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Property rental scams
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Money

This rental scam could leave you out a lot of money with no place to live

Moving out of your home and into another can be stressful. There are so many aspects that can go wrong. But one of the problems you definitely don’t want to be faced with is paying for a place that doesn’t actually exist.

Unfortunately, this is an ever-growing scam that can leave people out of money and with no place to stay. Worst of all, you’ll only realize that something is wrong when it is too late. Tap or click here to make money renting out your whole house, kitchen or backyard.

Read on to see how this housing scam works and ways to spot the signs.

Here’s the backstory

It’s easy to get swept up with fanciful dreams about living near a lake with a giant front yard and kids running around. So you might think you are one step closer to realizing those dreams when the perfect house pops up on a rental website.

It could be what you are looking for, but scammers also look for easy targets. According to the Better Business Bureau, scammers often use photos of real properties and then con prospective renters out of the security deposit.

The scam works by creating a sense of urgency. When you call about the property, the fake landlord is never available to show it to you.

Instead, they give an excuse of being on vacation or out of town for work. Then, a few days later, they’ll call back saying that other people are also interested in the house and you’ll have to decide quickly.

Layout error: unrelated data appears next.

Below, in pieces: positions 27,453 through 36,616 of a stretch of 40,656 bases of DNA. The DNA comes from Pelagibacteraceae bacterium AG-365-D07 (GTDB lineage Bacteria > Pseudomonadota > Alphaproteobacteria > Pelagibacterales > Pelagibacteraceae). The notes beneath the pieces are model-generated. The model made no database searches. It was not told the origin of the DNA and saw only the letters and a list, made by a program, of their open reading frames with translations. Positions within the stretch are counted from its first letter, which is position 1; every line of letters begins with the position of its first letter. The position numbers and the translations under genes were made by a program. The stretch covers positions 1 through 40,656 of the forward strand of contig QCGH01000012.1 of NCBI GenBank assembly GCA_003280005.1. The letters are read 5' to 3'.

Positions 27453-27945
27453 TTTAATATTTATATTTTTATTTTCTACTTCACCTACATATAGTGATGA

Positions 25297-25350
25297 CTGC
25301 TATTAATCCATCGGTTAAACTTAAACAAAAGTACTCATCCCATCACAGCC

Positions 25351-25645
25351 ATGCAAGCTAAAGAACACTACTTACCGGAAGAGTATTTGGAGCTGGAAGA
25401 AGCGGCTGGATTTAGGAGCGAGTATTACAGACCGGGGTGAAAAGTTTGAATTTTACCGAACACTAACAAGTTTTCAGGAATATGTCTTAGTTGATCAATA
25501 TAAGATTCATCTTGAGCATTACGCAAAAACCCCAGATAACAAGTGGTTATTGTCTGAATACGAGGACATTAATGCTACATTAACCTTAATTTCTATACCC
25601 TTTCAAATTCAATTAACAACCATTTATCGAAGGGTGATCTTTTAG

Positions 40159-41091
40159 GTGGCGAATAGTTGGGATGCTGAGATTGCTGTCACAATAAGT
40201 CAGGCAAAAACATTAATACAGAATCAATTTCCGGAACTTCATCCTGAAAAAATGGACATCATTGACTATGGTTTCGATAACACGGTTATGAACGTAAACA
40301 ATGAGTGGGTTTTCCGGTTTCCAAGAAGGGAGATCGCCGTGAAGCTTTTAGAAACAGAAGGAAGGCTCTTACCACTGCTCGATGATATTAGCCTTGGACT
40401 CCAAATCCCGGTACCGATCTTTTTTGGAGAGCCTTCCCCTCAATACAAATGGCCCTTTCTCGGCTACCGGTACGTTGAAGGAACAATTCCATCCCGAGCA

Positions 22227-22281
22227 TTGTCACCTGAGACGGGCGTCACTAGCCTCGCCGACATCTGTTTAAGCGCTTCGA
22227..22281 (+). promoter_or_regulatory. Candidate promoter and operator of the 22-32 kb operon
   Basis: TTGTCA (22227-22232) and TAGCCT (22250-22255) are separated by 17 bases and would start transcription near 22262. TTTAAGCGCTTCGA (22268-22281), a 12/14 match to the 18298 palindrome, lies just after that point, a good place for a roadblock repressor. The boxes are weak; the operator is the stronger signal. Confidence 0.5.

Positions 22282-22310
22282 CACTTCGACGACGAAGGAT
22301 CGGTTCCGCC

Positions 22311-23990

To “reserve” the property, the landlord asks for a security deposit and sometimes the first month’s rent. As you might guess, when the landlord receives the payment, they cut off all communication and the house wasn’t for rent at all.

What you can do about it

The BBB warns that there are several variations of the scam. In one such case, the “landlord” asked interested parties to fill out an application form. While the form asked the usual questions, it also required renters to give their Social Security numbers. That should immediately be a red flag.

In a different version, scam landlords asked potential renters to pay $50 to get the online application link and then charged another $100 per adult to reserve the property.  

Tips to avoid rental scams:

  • Watch out for deals that are too good to be true. Scammers lure you in by promising low rents, extra amenities, and a great location. If the price seems much better than elsewhere, it may be a scam.
  • Search online for similar properties. Do a quick search for the listing, scammer’s email address, or phone number. If you find the same ad listed in other cities, that’s a huge red flag. 
  • See the property in person. Don’t send money to someone you’ve never met for an apartment you haven’t seen. If you can’t visit an apartment or house yourself, ask someone you trust to go and confirm that it is what was advertised.
  • Don’t pay a stranger with cash transfer apps. Many scammers now ask for payments through peer-to-peer apps instead of wired funds or prepaid debit/gift cards. Only use these apps with people you know. It’s ok to pay a landlord you trust with Venmo, Zelle, or another P2P app, but don’t use this payment method to secure an apartment or pay a deposit. 

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